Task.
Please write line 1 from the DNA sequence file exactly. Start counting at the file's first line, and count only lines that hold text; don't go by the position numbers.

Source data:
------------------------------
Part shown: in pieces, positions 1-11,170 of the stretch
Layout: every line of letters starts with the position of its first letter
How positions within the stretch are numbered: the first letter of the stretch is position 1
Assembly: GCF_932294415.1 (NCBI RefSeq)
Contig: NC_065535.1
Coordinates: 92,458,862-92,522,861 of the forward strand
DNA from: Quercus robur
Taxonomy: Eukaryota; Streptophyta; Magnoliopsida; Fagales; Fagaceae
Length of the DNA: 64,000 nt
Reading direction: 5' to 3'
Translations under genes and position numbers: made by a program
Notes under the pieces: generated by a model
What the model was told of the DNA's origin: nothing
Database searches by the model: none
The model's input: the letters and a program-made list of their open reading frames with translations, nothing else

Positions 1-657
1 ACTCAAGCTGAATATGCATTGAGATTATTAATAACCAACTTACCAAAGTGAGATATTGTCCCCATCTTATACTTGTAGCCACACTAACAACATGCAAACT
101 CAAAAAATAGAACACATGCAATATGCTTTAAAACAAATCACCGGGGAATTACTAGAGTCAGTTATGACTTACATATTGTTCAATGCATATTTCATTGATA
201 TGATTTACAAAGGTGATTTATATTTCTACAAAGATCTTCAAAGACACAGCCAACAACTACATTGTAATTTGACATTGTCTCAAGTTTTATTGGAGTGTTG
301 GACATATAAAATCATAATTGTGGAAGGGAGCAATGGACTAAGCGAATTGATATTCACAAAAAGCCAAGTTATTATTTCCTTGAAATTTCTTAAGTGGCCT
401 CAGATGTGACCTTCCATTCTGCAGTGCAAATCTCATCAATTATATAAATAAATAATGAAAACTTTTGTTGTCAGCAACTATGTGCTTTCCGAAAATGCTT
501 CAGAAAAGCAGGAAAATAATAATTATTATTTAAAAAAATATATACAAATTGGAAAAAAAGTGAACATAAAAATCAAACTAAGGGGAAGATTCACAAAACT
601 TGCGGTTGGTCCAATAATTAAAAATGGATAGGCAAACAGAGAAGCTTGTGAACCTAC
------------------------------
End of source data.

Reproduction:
Part shown: in pieces, positions 1-11,170 of the stretch